© Ella Ling


US Open: The most famous voice at Flushing


Every year, Jordan Sprechman takes two weeks off his day job to work for the USTA at the Tournament Information desk, known fondly to the press as the man who makes the press conference announcements. 

What brought you to the US Open?
I started working at the US Open when I worked for a company that was responsible for managing the telecopier machines in the early 80s. The machines take the reporters typed copy and transmit them to the newspaper, like an early day fax machine. Reporters then started showing up with early day terminals and put their copy into the phones and the method has obviously since died. So in 1984, my last year working for that company, it was a part time job, I was in law school at the time, I approached the USTA and said I’d like to work for them.

So since 1985 I’ve been here for the US Open ever since. I started out as a runner for Tournament Information, aggregating and disseminating information for the reporters, and also archiving that same information for the USTA’s permanent records. So what I did at the beginning was compile the information and disseminate it, and in 1992 I started announcing the press conferences.

So this would be your 20…
This would be my 28th except I skipped 1987 and 1990, so it’s my 26th on staff for the USTA, which is a full year of my life basically spent here on the grounds of the National Tennis Center.

Is there one that stands out?
1991. Connors was so much fun. His first round match that year against Patrick McEnroe which was a night match, he was down 2 sets, 0-3 and 40-0 in that game, and he won the game set and the match. It was back when Armstrong was the Stadium court, and Craig Gabriel was the pool reporter, he had to go over and see Jimmy who was dehydrated, the transcriptionist had already gone home, so I had to type up Jimmy’s post match interview. It was already 1.30am, by the time I left it was 4am, and I drove home to New Jersey and could see the sun rising. So that was probably the most memorable night.

Has it changed much?
A lot. The old building was fun because the press box was more intimate. You could actually see Centre Court, it was a football style press box, you could see what was going on. It was almost the same capacity, but it was a much steeper building, seats were closer, more vertical, so you felt like more part of the action, and there were fewer people covering, you knew everybody. The press room was so small, three rows of seats, you knew who bathed and hadn’t bathed, when it was hot it was boiling hot, when the sun went down it was freezing, the elevators never worked the bathrooms stank, and it was wonderful. It was fun place to cover an event from.

What do you do the rest of the year?

I am a lawyer but I work for JP Morgan Chase, I advise clients of the private bank on estate planning, wills, trusts things like that. I take not the full two weeks any more because the vacation is a little too precious, I take the first 8 days day and night, the second week I do the nights, and the last weekend. I take some of my vacation to work out there.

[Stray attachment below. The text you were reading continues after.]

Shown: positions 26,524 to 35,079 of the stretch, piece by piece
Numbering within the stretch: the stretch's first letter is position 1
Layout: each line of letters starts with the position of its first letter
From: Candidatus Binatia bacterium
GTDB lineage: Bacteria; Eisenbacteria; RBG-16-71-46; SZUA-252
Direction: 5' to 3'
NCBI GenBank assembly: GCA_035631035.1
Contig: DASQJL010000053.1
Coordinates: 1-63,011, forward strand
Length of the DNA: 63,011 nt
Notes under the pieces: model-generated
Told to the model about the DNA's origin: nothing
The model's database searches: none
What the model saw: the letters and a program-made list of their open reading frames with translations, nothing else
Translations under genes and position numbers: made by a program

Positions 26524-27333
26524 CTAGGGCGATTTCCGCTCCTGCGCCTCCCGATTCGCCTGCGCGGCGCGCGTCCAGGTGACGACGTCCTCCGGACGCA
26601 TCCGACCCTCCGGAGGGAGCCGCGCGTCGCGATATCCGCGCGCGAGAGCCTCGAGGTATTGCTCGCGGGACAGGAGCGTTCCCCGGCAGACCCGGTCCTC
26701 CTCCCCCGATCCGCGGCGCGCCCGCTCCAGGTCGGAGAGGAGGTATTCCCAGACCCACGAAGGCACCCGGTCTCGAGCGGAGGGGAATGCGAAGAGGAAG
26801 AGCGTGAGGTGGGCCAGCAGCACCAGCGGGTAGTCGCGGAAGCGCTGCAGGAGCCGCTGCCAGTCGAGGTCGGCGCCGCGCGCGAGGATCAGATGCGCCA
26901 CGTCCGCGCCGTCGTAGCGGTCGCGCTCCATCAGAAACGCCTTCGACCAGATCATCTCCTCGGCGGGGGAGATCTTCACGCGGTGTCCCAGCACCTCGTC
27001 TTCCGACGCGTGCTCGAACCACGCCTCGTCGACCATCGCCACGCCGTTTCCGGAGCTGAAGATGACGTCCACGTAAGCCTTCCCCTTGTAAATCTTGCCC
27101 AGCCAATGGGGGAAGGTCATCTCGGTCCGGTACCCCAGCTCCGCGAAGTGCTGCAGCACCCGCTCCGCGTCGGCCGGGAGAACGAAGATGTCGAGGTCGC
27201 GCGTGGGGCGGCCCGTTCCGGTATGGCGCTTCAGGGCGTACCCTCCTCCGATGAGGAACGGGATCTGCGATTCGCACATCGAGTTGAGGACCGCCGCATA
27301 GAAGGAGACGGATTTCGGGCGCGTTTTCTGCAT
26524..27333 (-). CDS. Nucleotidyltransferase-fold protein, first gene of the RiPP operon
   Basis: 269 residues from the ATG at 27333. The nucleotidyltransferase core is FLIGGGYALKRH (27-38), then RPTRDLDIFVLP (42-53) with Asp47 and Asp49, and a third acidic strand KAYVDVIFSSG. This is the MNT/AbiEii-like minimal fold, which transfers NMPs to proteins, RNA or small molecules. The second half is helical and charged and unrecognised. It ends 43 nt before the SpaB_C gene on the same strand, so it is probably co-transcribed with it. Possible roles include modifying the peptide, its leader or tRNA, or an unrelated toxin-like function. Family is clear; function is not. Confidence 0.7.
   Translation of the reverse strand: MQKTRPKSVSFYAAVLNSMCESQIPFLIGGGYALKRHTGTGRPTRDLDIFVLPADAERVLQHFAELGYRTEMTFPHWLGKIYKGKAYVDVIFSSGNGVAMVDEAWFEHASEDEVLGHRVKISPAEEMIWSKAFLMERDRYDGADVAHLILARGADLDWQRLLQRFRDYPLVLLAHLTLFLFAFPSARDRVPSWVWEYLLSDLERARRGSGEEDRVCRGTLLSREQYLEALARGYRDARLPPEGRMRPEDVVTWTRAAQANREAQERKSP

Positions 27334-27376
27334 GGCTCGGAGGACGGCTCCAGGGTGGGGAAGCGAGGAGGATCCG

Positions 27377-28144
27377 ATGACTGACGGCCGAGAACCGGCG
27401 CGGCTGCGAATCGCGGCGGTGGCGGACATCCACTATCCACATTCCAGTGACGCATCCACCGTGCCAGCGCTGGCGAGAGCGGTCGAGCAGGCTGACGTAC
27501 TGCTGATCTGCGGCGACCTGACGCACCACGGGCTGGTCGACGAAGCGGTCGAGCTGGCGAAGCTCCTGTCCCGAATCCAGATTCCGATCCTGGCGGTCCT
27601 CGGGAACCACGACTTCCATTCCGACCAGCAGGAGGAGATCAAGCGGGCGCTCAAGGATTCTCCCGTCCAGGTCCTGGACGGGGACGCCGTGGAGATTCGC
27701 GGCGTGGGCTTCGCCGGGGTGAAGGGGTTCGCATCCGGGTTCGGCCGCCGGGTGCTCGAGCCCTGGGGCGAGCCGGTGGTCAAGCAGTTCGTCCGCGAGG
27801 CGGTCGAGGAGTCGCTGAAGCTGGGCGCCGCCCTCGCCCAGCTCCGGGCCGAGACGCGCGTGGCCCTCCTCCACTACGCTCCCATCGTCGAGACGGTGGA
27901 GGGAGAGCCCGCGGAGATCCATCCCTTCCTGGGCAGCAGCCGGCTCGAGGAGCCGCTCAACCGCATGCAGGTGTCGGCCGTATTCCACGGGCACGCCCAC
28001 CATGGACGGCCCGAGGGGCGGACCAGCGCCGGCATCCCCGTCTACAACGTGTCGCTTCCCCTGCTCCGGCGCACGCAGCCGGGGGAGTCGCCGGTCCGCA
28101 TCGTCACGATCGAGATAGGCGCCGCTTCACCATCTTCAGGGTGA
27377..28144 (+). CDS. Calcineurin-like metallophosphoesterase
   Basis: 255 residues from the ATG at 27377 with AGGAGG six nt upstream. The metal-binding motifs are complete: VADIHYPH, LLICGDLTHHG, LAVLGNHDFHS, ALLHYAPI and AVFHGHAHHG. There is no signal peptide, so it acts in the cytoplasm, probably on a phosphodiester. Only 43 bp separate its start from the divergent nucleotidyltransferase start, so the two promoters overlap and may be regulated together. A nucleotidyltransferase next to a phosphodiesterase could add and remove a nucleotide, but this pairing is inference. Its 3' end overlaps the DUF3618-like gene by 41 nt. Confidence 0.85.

Do you have a favourite player?
Connors was my favourite because he was a great showman. I have the benefit of never having to deal with him, reporters said he could be very difficult, but you didn’t see that, I just thought he put on a great show, always had great success here. Of today’s players, again you watch them all on TV, I don’t have a favourite. My favourites are the ones that get the matches done quickly, I don’t mind long matches as long as they’re not the last matches. Todd Martin was a lot of fun to watch. I tend to have a bias in favour of the Americans, because I’m American. Everybody from their own nationality have their biases and that’s as it should be. The Chileans love Marcelo Rios and I won’t say what I think about Rios.

Do you watch much?
I will probably see about two or three games, not matches, games. Here there’s always something going on. We treat everybody the same, doesn’t matter if you’re Victoria Duval girls’ singles or Roger Federer No.1 men’s seed. You’re all entitled to the same treatment. So since my job is to make sure  the information gets aggregated and disseminated, it doesn’t matter what it is, so I feel the obligation to be here. So because of that I don’t really get out.

So it’s not really about the tennis?
It has very little to do with the tennis. I cover a lot of sports for a lot of things, I’m an official scorer for major league baseball, to decide if it was a hit or an error, I’m a statistician for the New York Jets football, 32 years, I do Columbia football as well. To me this is a New York event, if it were in Memphis or Chicago I probably wouldn’t pay much attention. But this is my home town so I feel that if I can be part of it and represent us well and represent the sport well, I see the sports writers as my clients, and I can help  them do their jobs and that reflects well on the event and the USTA.